Once tags are tagged to wallets, AML rules are applied to ensure wallet screening is within risk limits.

Blockchain research

Blockchain research is critical to ensuring that transactions on the network do not involve illegal activity.

An investigation is being conducted on blockchain transactions from the final source to the final destination. Vendor platforms offer functionalities such as filtering by transaction value, number of hops or even the ability to automatically identify on-off ramp transactions as part of an investigation.

Illustration of an elliptical platform that feeds a transaction back to the dark web. Source: elliptical

Platforms provide a pictorial hop chart that shows each hop a digital asset has taken through the network to go from the first to the most recent wallet. Platforms like Elliptic can identify transactions even coming from the dark web.

Multi-asset monitoring

Monitoring risks where multiple tokens are used to launder money on the same blockchain is another critical capability that AML platforms must have. Most layer 1 protocols have different applications that have their own tokens. Illegal transactions can take place with any of these tokens, and monitoring should be broader than just one basic token.

Cross-chain monitoring

Cross-chain transaction monitoring has haunted data analysts and AML experts for some time now. Aside from mixers and dark web transactions, cross-chain transactions are perhaps the most difficult problem to solve. Unlike mixers and dark web transactions, cross-chain asset transfers are commonplace and a real use case that drives interoperability.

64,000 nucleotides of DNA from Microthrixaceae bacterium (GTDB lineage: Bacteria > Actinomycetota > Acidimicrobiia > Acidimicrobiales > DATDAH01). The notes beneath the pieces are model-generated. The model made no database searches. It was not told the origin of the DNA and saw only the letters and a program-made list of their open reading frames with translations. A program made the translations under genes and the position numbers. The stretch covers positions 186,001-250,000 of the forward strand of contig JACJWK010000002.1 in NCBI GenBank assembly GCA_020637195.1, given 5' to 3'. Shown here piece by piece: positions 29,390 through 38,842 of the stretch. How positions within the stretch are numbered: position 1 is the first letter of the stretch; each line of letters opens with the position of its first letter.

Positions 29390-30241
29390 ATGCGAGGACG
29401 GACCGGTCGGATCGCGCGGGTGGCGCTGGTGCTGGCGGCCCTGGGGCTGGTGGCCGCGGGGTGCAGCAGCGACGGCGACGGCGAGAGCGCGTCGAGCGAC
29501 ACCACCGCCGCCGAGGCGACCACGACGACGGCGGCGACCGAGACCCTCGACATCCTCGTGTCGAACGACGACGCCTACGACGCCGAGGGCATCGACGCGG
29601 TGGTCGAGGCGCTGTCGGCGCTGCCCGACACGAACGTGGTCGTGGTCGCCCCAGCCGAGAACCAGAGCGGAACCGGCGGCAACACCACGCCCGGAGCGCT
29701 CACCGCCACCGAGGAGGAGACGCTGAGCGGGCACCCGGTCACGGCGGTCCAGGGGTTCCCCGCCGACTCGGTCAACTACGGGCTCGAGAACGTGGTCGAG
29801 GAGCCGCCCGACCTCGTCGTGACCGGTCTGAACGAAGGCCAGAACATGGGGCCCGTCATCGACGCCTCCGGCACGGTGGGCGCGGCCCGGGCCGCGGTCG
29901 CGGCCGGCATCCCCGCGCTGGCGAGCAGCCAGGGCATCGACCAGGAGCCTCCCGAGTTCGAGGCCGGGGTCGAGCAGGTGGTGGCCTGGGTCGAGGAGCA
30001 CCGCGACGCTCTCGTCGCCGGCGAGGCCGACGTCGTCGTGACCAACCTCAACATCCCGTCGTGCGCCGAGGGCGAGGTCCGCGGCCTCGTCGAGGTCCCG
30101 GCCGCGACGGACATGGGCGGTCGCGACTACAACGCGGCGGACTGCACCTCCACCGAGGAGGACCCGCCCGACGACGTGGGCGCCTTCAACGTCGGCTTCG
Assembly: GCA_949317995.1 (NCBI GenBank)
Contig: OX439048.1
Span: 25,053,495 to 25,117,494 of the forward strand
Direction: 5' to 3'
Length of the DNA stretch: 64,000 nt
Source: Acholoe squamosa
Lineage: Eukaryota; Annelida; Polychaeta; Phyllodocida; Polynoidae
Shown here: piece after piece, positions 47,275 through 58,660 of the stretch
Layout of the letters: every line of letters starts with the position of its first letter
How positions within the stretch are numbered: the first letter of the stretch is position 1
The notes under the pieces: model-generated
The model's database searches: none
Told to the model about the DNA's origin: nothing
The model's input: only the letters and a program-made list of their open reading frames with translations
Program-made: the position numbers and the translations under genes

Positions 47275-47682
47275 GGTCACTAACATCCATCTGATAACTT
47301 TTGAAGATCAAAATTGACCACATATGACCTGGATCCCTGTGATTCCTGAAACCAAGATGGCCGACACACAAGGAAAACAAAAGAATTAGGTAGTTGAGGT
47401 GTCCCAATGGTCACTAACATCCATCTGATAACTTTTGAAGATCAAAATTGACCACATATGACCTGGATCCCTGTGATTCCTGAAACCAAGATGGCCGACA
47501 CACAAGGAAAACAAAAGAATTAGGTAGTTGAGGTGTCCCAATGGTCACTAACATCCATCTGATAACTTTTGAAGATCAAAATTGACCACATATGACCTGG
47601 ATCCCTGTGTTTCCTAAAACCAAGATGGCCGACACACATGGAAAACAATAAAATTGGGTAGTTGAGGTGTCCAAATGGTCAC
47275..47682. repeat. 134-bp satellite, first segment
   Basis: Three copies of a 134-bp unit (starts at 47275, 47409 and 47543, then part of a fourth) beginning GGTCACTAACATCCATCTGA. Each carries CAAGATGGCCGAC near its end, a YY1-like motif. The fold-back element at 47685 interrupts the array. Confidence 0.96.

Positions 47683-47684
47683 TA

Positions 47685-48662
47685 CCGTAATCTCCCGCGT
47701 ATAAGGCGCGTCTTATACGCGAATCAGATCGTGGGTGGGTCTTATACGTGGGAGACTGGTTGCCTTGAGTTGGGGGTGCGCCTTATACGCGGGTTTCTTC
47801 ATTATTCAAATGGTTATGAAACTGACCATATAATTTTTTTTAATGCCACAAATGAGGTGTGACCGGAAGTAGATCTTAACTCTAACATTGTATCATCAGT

Wallets containing assets that have jumped through mixers and the dark web may also be tagged and red flagged as they are immediately considered amber flags from an AML perspective. It would not be possible to mark only a cross-chain transaction as this is essential for interoperability.

AML initiatives around cross-chain transactions have been challenging in the past, as cross-chain bridges can be opaque in how they move assets from one blockchain to another. As a result, Elliptic has come up with a multi-layered approach to solving this problem.

An illustration of how a cross-chain transaction between Polygon and Ethereum is identified as coming from a cryptomixer – a sanctioned entity. Source: elliptical